This very interesting element is confirmed by a recent survey Ketchum conducted among consumers at an international level. The insights that emerged from the survey results paint a picture of consumers wanting "more": more information, more choices, more accountability, more control.
One main global request to the industry is for food safety: almost 7 consumers out of 10 consider it to be a top priority.
A change of rules
To respond to these emerging needs, food corporations have to change their rules. They have to set new goals, such as considering the entire circle of food – from production, through distribution, promotion, consumption, post-consumption, recycle...to a new cycle – establishing a dialogue with all the actors to design and promote select products that are in tune with new needs and food trends.
A great opportunity to underline the circularity of food will be Milan Expo 2015, "Feeding the Planet, Energy for life", an extraordinary occasion to share experiences about what the public sector, companies, science, nutritional research and technology are developing within the food scenario. It represents a global, cultural, educational and scientific event to explore new solutions linked to the global food challenge and sustainable development.
The theme of the Expo "Feeding the planet, energy for life" intends to promote effective answers to the complex problems of food and human nutrition, both in terms of food safety (clean, healthy and safe food and water) and of food security (sufficient and easily accessible food for all the peoples of the world). It represents the largest worldwide event ever organized to unite countries, institutions and citizens around the world to discuss food production, availability and safety, nutrition and the culture of food. Global events like EXPO Milano 2015 require an integrated vision of the different business, communication and relational opportunities, as well as a wide range of specific skills in the areas of food, sustainability, wellness, innovation, social capital and engagement.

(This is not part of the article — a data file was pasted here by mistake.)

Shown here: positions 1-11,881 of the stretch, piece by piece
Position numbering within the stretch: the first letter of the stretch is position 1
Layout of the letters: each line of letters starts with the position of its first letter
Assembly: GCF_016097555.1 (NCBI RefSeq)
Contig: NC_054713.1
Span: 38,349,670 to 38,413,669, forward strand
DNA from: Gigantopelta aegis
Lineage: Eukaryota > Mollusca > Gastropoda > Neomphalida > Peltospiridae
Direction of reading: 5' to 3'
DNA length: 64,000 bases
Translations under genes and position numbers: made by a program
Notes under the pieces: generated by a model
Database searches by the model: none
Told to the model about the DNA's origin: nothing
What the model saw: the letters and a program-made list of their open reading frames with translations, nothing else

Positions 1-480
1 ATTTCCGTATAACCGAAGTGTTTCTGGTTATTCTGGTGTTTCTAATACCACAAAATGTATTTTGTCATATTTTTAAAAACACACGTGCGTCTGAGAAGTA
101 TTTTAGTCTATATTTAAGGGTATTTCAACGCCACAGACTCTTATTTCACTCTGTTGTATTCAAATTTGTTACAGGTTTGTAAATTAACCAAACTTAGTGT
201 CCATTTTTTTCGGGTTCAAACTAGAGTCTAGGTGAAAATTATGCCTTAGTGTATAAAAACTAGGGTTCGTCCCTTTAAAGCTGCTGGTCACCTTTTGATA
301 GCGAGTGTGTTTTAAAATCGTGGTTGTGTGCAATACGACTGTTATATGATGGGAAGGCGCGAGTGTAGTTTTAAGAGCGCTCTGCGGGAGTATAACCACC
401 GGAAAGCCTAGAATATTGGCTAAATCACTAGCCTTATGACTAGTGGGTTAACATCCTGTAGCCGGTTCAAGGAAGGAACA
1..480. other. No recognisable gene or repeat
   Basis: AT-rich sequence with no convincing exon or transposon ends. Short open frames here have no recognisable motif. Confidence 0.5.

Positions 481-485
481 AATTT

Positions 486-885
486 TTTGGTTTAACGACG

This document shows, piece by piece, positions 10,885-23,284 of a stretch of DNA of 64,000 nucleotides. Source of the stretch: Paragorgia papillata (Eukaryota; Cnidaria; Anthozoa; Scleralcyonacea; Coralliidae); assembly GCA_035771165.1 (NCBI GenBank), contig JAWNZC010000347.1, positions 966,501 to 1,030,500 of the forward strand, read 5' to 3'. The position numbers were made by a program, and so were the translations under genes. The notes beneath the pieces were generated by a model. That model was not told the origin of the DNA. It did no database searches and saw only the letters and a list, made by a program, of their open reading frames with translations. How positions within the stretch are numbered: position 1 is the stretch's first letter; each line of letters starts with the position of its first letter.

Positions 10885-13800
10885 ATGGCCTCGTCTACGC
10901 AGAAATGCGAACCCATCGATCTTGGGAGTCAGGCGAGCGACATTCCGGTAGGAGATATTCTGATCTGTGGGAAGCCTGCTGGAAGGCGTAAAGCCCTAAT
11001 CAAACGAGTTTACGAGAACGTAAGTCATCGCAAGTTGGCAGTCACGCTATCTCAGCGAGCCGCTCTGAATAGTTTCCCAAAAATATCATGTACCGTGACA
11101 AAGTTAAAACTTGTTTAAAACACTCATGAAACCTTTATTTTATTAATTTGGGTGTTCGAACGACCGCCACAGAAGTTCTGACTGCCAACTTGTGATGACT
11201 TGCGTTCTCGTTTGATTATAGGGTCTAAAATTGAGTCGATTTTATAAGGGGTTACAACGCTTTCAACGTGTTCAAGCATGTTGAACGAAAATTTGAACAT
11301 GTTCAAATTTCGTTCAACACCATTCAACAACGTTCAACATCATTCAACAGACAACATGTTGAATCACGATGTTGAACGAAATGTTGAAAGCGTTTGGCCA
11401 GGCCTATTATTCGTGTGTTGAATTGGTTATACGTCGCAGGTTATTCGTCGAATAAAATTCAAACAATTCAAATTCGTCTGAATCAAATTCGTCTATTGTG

To seize this unique opportunity, Ketchum Italy recently launched the "Expo 2015 VALUE", a project desk with dedicated staff with the aim of assisting participating Countries, public enterprises and private companies in the development and fulfillment of their communication strategies and in the organization of events within the Milan Expo 2015. In order to leverage this joint operation, Ketchum Italy has also developed a dedicated website,www.expo2015value.com.
The experience of Milan Expo represents for all of us a great opportunity to celebrate Italian excellence in the food business and sustainable policies in the world. We are committed to bringing to general attention the values driving the Italian entrepreneurial spirit that contribute to creating the confidence to look at the future with a renewed energy.
Thought Leader Profile
Andrea Cornelli is CEO of Ketchum Italy. Sources for this article are, "Gli Italiani e il cibo. Seminario Food GFK Eurisko", December, 2012; and "Food 2020, the consumer as a CEO", Ketchum, July 2011.
Andrea Cornelli is CEO of Ketchum Italy. Sources for this article are, “Gli Italiani e il cibo. Seminario Food GFK Eurisko”, December, 2012; and “Food 2020, the consumer as a CEO”, Ketchum, July 2011.mail the author